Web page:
William John Patterson

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For other people of the same name, see William Patterson (disambiguation).
Hon.
William John Patterson
MLA
William John Patterson.jpg
6th Premier of Saskatchewan
In office
November 1, 1935 – July 10, 1944
Monarch George V
Edward VIII
George VI
Lieutenant Governor Hugh Edwin Munroe
Archibald Peter McNab
Preceded by James G. Gardiner
Succeeded by Tommy Douglas
10th Lieutenant Governor of Saskatchewan
In office
June 25, 1951 – February 3, 1958
Monarch George VI
Elizabeth II
Governor General The Viscount Alexander of Tunis
Vincent Massey
Premier Tommy Douglas
Preceded by John Michael Uhrich
Succeeded by Frank Lindsay Bastedo
Leader of the Opposition
In office
1944 – 1946
Preceded by John Brockelbank
Succeeded by Walter Tucker
MLA for Pipestone
In office
1921 – 1934
Preceded by Richard James Phin (Lib.)
Succeeded by riding abolished
MLA for Cannington
In office
1934 – 1949
Preceded by Samson Wallace Arthur (Ind.)
Succeeded by Roscoe Arnold McCarthy (Lib.)
Personal details
Born May 13, 1886
Grenfell, District of Assiniboia, North-West Territories
Died June 10, 1976( 1976-06-10) (aged 90)
Political party Liberal
Religion United Church of Canada

William John Patterson (May 13, 1886 – June 10, 1976) was a Liberal Premier of Saskatchewan, Canada. He was first elected to the Legislative Assembly of Saskatchewan in the 1921 election. He succeeded James G. Gardiner to become the province's first Saskatchewan-born premier in 1935.

Patterson's leadership was considered to be uninspired. He was unable to resist the Co-operative Commonwealth Federation's rise to power in the 1944 election under Tommy Douglas. Patterson's Liberals were reduced to five seats in the Legislature. He resigned as Liberal leader in 1946.

Patterson served as the tenth Lieutenant Governor of Saskatchewan from 1951 to 1958, becoming the first person to have been both Premier and lieutenant governor of the province.

Biography[edit]

William John Patterson was born on May 13, 1886 at Grenfell in what was then the District of Assiniboia of the North-West Territories. His father, John Patterson had moved to Grenfell in 1882 to work as a railway section foreman during the construction of the Canadian Pacific Railway. His mother, Catherine Fraser, was an immigrant from Scotland.

Patterson left school at age 15 and found work first at a bank and then in the Saskatchewan Department of Telephones. Following the outbreak of World War I, Patterson in 1916 enlisted in the Canadian Army, serving as a cavalry officer. He was wounded in September 1918.

Upon his return to Saskatchewan after the war, he studied law in Grenfell under lawyer G.C. Neff, and then moved to Windthorst, Saskatchewan to set up a financial and insurance agency.

Patterson ran in the Saskatchewan general election of 1921 as the Saskatchewan Liberal Party's candidate for the constituency of Pipestone. Patterson won the district and took his seat in the Legislative Assembly of Saskatchewan. Patterson held several cabinet positions in governments headed by Premier James Garfield Gardiner. He was reelected in the 1925 election and the 1929 election, although in the latter case the Liberals lost the election and Patterson moved to the Opposition. In the 1934 election, the Liberals returned to power, and Patterson returned to cabinet.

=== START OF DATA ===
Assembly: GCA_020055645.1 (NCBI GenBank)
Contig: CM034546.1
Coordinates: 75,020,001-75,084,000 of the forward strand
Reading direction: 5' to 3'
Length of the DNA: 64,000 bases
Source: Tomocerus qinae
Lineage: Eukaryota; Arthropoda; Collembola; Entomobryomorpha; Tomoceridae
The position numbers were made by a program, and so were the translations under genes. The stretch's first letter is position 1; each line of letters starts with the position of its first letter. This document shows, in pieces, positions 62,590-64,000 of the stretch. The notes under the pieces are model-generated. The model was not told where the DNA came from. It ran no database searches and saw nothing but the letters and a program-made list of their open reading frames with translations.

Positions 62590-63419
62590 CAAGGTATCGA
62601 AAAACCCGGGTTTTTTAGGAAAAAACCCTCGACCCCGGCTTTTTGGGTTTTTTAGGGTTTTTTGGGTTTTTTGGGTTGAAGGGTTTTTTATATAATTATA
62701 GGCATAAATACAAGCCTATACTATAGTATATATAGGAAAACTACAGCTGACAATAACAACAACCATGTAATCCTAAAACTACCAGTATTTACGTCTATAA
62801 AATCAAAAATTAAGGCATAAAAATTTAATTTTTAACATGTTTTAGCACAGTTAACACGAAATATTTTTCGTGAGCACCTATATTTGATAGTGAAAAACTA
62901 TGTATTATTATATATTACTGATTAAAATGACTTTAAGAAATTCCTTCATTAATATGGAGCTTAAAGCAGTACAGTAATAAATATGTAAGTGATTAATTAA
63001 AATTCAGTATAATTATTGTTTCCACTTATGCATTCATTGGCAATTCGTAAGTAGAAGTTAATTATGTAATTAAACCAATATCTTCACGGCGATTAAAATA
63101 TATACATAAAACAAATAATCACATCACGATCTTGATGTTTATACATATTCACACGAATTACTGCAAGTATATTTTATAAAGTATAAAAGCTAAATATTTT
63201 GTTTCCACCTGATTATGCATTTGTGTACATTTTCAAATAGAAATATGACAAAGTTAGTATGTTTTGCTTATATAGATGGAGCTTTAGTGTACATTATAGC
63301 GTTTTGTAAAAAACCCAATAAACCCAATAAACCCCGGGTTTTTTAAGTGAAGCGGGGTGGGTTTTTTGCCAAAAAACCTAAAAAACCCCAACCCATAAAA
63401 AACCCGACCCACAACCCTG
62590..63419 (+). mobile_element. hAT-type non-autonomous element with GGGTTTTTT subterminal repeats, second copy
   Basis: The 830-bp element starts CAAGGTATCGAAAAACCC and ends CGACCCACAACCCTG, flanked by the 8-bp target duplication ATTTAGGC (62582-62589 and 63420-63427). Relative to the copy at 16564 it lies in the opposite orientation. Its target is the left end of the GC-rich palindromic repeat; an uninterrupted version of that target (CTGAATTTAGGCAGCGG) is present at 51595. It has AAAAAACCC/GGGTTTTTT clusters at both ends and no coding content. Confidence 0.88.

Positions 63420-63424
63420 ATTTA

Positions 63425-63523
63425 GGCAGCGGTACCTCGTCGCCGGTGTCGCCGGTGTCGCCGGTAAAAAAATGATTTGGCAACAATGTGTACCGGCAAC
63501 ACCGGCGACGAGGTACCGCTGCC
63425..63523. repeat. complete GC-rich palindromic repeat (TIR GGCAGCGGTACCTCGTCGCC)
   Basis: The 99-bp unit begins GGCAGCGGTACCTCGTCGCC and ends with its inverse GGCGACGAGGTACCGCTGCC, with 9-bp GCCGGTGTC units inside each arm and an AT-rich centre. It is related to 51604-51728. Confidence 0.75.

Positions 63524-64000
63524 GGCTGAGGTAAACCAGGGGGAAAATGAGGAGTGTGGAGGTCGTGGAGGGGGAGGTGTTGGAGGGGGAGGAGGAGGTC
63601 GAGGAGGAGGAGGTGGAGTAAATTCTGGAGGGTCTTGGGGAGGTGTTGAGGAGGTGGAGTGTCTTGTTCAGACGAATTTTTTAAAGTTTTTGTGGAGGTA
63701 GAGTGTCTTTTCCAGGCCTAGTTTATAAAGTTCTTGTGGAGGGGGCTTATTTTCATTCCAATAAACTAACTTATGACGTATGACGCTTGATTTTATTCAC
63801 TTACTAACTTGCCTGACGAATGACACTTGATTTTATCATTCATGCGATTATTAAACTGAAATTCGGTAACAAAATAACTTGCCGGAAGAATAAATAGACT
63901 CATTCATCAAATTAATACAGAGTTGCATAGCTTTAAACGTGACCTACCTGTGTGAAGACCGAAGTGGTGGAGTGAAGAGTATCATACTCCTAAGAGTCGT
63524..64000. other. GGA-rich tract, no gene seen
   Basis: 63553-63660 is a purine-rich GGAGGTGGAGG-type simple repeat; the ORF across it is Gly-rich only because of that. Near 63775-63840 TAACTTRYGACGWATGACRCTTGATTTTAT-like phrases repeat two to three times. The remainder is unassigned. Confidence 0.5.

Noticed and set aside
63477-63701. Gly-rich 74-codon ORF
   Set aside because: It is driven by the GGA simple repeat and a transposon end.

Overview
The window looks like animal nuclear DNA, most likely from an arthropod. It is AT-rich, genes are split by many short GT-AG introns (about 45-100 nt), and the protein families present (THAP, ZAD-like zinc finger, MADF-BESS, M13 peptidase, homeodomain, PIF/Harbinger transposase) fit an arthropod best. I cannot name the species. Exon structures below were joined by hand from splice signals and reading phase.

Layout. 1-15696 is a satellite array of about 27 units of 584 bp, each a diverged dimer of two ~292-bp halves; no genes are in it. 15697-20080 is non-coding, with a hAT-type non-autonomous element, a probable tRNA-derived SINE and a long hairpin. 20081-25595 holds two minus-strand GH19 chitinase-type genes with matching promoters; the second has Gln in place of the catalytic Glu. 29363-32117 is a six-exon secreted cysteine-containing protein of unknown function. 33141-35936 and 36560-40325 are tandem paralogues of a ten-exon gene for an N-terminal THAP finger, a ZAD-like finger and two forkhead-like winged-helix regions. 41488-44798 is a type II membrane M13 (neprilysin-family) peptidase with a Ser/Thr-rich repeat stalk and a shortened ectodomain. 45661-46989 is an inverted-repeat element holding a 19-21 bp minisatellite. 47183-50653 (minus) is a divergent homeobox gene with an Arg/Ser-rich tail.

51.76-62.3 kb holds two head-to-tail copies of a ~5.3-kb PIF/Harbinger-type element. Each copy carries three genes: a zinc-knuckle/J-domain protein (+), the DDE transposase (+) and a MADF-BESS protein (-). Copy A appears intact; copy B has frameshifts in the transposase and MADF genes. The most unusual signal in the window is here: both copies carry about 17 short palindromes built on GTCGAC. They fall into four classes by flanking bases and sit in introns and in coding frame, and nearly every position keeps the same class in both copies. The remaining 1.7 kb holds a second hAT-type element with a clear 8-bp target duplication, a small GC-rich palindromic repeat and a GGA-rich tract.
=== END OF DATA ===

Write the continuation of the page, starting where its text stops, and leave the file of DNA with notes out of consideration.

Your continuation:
In 1935, Premier Gardiner left provincial politics to become Canadian Minister of Agriculture under Prime Minister William Lyon Mackenzie King. Patterson was elected as Gardiner's successor as leader of the Liberal Party of Saskatchewan and Premier of Saskatchewan. Taking office in the midst of the Great Depression, Patterson sought to extend social programs to assist those in need. His government increased funding for education; enacted pension and debt relief legislation; and expanded public funding for treatment of tuberculosis, cancer, and polio. However, Patterson subscribed to the conventional wisdom of the day that deficit spending would ruin the province's credit and he therefore refused to run a budget deficit, instead funding the increased government spending through a new sales tax. His government also passed legislation making it easier to form credit unions; permitting the formation of unions; and increasing labour standards.

Patterson won reelection in the 1938 election and continued to serve as premier. In the 1944 election, however, the Liberals were easily defeated by the Saskatchewan Co-operative Commonwealth Federation under the leadership of Tommy Douglas. Patterson served as Leader of the Opposition until 1946, at which time he resigned as Liberal party leader and declined to seek re-election to the Legislature in the 1948 election.

Following his resignation, Patterson took up a position with the federal Board of Transport Commissioners.

Patterson during his time as Lieutenant Governor of Saskatchewan.

In 1951, Patterson was appointed as the first Saskatchewan-born Lieutenant Governor. He served in this post until 1958. Upon Patterson's retirement, Premier Douglas introduced special legislation to provide Patterson with a pension in thanks for his many years of service to the province.

Patterson lived quietly in retirement until his death on June 10, 1976.

External links[edit]